The air was only about half as dense as at sea level, while temperatures hovered around 20 degrees below freezing. These were the conditions at the peak of the west ridge of the Ojos del Salado volcano in Chile when Romain Dumas parked his Porsche 911 and set a new world record. The altitude was 6,734 metres (22,093 feet) above sea level and no car has ever gone higher.
Two 911s used for record attempt
The 911 driven by Dumas, a seasoned racing driver, was nicknamed ‘Edith’ and was one of two 911s (the other named ‘Doris’) used for the attempt to set the world record. The team consisted of members from Chile, France, Germany, the USA, Canada and Switzerland.
Both the sportscars (911 Carrera 4S) were modified for the extreme conditions, of course. The record-breaking car was developed by RD Limited in collaboration with Porsche. The 3-litre 443-bhp 6-cylinder boxer, however, remained in standard form and had the standard 7-speed manual transmission.
HIF eFuel used
The cars operated with factory-filled lubricants from Mobil 1, which enabled their powertrains to operate without issue even in the extremely cold climate. Of more significance – both cars ran entirely on HIF eFuels from the Haru Oni plant in southern Chile.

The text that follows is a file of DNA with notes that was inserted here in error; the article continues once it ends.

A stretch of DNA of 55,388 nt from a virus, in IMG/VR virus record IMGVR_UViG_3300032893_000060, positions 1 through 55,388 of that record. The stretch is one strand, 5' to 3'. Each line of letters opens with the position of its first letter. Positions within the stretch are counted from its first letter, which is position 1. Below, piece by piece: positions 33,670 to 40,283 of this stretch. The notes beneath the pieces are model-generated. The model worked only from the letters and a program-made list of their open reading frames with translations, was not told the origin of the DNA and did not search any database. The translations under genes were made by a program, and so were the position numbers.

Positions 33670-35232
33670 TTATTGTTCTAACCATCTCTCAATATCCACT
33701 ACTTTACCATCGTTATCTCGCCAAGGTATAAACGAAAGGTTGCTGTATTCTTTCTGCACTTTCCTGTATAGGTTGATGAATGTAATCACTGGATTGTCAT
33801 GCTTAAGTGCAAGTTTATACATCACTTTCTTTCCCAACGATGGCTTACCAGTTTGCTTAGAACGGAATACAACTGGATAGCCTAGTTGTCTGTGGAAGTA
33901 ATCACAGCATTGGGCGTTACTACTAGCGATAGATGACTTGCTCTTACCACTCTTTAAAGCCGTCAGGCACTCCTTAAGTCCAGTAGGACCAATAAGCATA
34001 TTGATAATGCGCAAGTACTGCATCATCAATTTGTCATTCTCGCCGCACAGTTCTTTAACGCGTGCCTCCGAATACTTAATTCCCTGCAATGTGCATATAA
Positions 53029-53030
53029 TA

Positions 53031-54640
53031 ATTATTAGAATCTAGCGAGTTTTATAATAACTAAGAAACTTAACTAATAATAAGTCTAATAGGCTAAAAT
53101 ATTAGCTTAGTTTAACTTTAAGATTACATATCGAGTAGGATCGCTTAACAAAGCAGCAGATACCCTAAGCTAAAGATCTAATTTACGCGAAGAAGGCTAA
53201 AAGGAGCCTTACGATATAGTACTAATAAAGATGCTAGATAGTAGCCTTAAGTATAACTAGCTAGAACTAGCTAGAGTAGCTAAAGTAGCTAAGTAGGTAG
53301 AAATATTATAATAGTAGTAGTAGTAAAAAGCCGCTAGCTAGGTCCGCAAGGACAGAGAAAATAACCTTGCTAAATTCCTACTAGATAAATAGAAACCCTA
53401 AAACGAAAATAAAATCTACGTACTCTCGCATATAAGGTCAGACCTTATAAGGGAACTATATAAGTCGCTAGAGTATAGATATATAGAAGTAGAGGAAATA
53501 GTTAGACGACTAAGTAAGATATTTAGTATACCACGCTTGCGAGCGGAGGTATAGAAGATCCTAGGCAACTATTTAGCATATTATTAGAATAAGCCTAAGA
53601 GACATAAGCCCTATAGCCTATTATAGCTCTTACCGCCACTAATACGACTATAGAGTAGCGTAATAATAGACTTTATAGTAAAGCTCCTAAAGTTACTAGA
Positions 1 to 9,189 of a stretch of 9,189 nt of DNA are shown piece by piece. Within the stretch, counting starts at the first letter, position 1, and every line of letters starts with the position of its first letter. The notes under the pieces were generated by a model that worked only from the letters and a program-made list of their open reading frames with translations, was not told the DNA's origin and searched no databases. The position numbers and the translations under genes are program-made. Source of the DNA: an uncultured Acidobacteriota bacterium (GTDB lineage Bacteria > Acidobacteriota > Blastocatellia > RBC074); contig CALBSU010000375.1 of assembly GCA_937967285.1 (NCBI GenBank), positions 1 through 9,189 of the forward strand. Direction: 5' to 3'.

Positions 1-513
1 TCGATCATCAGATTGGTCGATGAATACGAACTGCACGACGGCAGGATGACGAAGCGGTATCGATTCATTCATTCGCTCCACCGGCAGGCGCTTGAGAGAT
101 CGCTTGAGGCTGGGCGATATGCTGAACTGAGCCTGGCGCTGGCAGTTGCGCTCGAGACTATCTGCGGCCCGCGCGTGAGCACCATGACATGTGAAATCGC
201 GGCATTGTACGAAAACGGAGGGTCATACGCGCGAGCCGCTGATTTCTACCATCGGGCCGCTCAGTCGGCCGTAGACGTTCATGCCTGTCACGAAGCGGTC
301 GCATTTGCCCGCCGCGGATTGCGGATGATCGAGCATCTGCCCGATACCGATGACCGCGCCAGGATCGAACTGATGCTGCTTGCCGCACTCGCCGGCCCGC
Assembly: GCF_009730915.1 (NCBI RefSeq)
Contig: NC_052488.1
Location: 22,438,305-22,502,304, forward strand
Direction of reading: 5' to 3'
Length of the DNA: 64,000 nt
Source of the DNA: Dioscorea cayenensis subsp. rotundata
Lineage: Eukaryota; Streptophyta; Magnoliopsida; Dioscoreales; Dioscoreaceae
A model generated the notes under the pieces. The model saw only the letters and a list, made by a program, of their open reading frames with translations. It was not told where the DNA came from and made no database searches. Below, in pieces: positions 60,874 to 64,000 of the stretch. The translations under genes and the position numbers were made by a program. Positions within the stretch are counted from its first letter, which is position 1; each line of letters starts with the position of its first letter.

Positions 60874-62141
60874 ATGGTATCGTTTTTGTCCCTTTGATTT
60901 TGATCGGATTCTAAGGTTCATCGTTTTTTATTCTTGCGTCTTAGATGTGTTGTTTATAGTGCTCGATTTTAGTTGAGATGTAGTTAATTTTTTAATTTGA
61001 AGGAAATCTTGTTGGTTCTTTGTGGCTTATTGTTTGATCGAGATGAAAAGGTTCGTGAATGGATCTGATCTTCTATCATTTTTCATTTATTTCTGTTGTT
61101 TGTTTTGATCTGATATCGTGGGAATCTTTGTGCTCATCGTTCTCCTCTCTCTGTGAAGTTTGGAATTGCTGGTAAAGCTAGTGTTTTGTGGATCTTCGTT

HIF eFuels are made from water and carbon dioxide using renewable energy, enabling a potential near net CO₂ neutral use of combustion engines, since the CO₂ captured during the production process of eFuels roughly equals the CO₂ emitted during the usage of the car.
Portal axles and steer-by-wire
Both cars were equipped with carbonfibre seats, and 5-point harnesses. Portal axles were added to increase ground clearance to 350 mm. The portal axles also had the effect of reducing the gear ratios, allowing for precise, gentle throttle inputs at low speed. In addition, the cars were equipped with special lightweight but extremely tough Aramid fibre underbody protection to allow sliding over rocks.
The lead car received a very special additional piece of technology – steer by wire – developed and provided by Schaeffler Group. The system called ‘Space Drive’ is capable of meeting the unique and extreme demands of the rugged terrain. It offers precise and detailed feedback which allowed Dumas to place the car precisely where he needed it – often while ascending precarious and near-vertical slopes.
“I’ll never forget this experience. It was an extraordinary feeling to drive where no car has gone before,” said 45-year old Dumas. “The 911 reached a point where we were met by the true summit of the west ridge – we could go no higher. So it really was the maximum altitude that can be achieved. A proud moment for the whole team – and we’re grateful for the support and belief of all of our partners, each of whom made this possible.”